7 April 2000



A high margin/litre is the

key focus for one producer

growing as much cow feed

as possible on the farm.

Jeremy Hunt reports

GROWING as much as possible on farm and having as few wagons as possible coming in the yard is one Cumbrian milk producers plan for cutting production costs.

Mark and Helen Towers dairy enterprise, at Colt Park, Aldingham, Ulverston, is based on a good grassland belt on the south-west Cumbria coast. In addition to 162ha (400 acres) of grass, 41ha (100 acres) of wheat and maize are grown.

Ensuring a high grass forage intake combined within a straights-based diet – including home-grown wheat and maize, is unlocking the full performance potential of the Towers Aldingham pedigree Holstein herd. But high performance is not to the detriment of margin a litre, which currently stands at almost 17p.

While the mild climate is ideal for growing grass, a heavy rainfall of at least 125cm (50in) can be a big handicap.

"With the right weather we could turn cows out in late March, but its usually late April," says Mr Towers who has about 190 cows milking, although numbers are on the way down.

"The plan is to push yields a bit higher and keep less cows on a system that is as self-sufficient as we can get it. Herd average is 8000kg at 4.05% fat and 3.3% protein, but the best heifers are giving over 10,000kg.

A tour of Holstein herds in Canada in the mid-1980s made a significant impact on the Aldingham herd. Not only in its breeding policy – Mr Towers says he threw away every straw of Holstein-Friesian semen when he came home – but also on feeding.

"We switched to a straights-based system and couldnt believe the difference in overall cow performance and savings on feed costs. It was clearly the right way to feed these cattle," says Mr Towers.

He started using a mixer-wagon and extra rented acres provided the opportunity to start growing wheat. "When the milk price was good, and even though we may not have been among the top yielding herds, we were only a few pounds behind them on margin."

A wheat yield of 9.6t/ha (4t/acre) from 18ha (44 acres) drilled has provided an important constituent of the complete diet. Wheat is caustic treated as part of a simple pre-mix ration. Total ration cost is £92/t.

The mix meets two-thirds of the cows concentrate intake and comprises 50% wheat, 30% gluten and 20% soya plus minerals. Molasses is added with Vitagold and the forage inclusion is one-third maize and two-thirds grass.

"We want a high overall dry matter inclusion – around 40% – and want cows to eat 60kg of mix a day. We are feeding for 24 litres outside and topping up with concentrate in the parlour. I am not milk-record driven, I am profit driven."

Mr Towers maintains that getting the maximum amount of milk from forage has never been more important. Last year, 48% of production was from grass and maize. But tackling energy deficits in early lactation is now a management priority.

"Thats where we can still improve and achieve a lift in yield. We plan to look closely at energy intakes in freshly-calved cows, with the aim of increasing diet efficiency and fully exploiting the cows genetic potential. We need to lift yield by 10%, which will enable us to reduce numbers to about 145 milking cattle, without affecting overall output."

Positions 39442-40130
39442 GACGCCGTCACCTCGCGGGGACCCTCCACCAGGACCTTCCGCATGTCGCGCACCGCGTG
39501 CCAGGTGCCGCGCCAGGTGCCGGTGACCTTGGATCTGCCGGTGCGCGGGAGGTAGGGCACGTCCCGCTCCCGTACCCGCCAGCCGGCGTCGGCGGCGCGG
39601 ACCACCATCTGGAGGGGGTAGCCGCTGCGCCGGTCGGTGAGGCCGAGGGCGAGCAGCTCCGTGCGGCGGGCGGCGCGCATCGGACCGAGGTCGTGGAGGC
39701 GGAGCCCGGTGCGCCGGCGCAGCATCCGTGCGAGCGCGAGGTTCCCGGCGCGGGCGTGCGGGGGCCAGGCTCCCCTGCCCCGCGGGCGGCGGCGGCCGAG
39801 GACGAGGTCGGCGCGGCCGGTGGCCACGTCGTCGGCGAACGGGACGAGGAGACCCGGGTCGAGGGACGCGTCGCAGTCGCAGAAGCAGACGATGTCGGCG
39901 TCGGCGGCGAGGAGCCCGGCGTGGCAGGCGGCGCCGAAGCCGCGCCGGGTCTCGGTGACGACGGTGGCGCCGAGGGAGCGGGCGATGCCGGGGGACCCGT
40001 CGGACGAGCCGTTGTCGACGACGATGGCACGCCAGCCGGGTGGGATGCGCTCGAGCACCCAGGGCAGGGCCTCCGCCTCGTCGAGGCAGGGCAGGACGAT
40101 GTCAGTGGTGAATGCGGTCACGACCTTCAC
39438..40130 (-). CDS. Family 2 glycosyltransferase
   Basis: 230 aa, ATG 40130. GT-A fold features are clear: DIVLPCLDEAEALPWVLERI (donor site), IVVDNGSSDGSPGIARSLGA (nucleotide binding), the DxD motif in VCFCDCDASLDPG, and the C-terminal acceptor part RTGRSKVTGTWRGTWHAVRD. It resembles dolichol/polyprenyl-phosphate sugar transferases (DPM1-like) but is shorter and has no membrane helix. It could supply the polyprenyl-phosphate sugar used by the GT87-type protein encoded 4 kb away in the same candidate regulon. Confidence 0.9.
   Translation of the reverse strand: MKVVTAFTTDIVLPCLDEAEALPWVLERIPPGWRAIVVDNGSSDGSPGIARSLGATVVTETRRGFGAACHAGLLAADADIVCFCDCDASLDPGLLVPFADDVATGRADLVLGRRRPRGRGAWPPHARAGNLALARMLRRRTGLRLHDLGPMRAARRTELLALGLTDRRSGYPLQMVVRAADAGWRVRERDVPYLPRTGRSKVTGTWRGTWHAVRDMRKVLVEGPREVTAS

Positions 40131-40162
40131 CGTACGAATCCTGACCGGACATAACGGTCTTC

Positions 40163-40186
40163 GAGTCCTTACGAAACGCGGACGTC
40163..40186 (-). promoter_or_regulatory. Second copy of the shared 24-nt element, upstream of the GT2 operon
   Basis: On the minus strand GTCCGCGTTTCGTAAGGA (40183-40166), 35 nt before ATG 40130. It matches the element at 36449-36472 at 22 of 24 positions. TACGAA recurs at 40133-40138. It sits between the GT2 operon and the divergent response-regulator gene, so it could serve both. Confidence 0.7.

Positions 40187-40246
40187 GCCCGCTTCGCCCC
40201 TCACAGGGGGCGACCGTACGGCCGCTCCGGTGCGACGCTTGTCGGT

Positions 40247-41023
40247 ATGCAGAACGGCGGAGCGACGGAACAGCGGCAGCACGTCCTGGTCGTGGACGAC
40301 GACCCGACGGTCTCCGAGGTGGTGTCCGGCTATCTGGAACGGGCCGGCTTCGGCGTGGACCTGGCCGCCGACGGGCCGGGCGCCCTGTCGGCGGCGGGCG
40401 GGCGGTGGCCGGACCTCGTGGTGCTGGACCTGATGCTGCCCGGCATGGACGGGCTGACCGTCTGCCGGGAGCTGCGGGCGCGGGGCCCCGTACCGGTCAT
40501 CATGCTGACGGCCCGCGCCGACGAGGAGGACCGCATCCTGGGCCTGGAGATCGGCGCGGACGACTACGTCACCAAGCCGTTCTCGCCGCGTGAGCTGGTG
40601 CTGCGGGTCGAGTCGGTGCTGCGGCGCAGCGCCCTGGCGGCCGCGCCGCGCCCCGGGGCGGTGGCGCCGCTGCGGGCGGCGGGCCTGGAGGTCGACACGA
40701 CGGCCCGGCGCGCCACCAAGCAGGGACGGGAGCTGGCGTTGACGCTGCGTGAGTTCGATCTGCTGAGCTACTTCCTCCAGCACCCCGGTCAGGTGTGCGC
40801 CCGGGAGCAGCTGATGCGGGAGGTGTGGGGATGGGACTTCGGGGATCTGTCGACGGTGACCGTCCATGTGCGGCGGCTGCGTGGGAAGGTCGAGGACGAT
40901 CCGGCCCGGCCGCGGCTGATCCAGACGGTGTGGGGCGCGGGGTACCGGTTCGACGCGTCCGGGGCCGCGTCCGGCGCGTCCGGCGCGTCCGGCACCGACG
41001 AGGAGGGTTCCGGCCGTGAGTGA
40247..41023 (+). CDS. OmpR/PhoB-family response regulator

The herds Milkminder dairy costings show it has been the highest Cumbria herd on margin a litre for the last five years. The current figure is 16.97p a litre on a 12-month rolling average,.

"The margin per litre figure is a mainstay that we should never lose sight of in a quota situation. Its the limiting factor. Every litre I produce has got to have the highest possible level of profit on it." The herd was receiving 18.34p a litre for its milk in February.


GETTING the best out of a feeding regime based on high forage intakes requires the right sort of cow to do it, explains Mark Towers.

"I need a deep-ribbed cow with plenty of capacity to cope with a high forage intake, but I dont want a herd of 64in cows.

"And I certainly dont want smaller-type, tight-ribbed heifers giving huge yields in their first lactation and only able to perform off high levels of concentrates."

Mr Towers dismisses any criticism of extremeness in todays Holstein and believes that the commercial milk producer has geared himself up to cope with this modern dairy animal.

"Hes totally overhauled his management in the last five years. Hes learned a lot about getting the best out of these cows. He now demands hard-working functional cows with rib, a dairy-frame, good legs but not coarse-boned and with texture in the udder.

"Buyers used to want a 22-litre heifer, now its a 30-litre heifer and ideally shell be out of a 10,000 litre cow. Commercial milk producers have upped their spec. If you can provide them with a VG89 two-year-old that did 8000 litres as a heifer you are in the market."

Mr Towers believes that provided enough thought is given to breeding cows with conformation traits to cope with the rigours of modern milk production, longevity should not be an issue.

"Weve got a pure-Canadian cow that has gone Excellent for the fourth time at 12-years-old and is still giving 10,000 litres. Shes never had any special treatment, shes just part of the main herd. They can do it.

"My aim is to have a herd thats capable of 11,000 litres but one that can produce 9000 litres at a higher profit from a high forage intake system. Perhaps that potential may increase to 12,000 litres and then Id be happy to get 10,000 litres but they will be the most profitable 10,000 litres those cows are capable of producing." &#42


&#8226 High forage intakes.

&#8226 Simple pre-mix.

&#8226 Aim for high margin/litre.


&#8226 Need high capacity.

&#8226 Long lifespan achieveable.

&#8226 Management overhauled.

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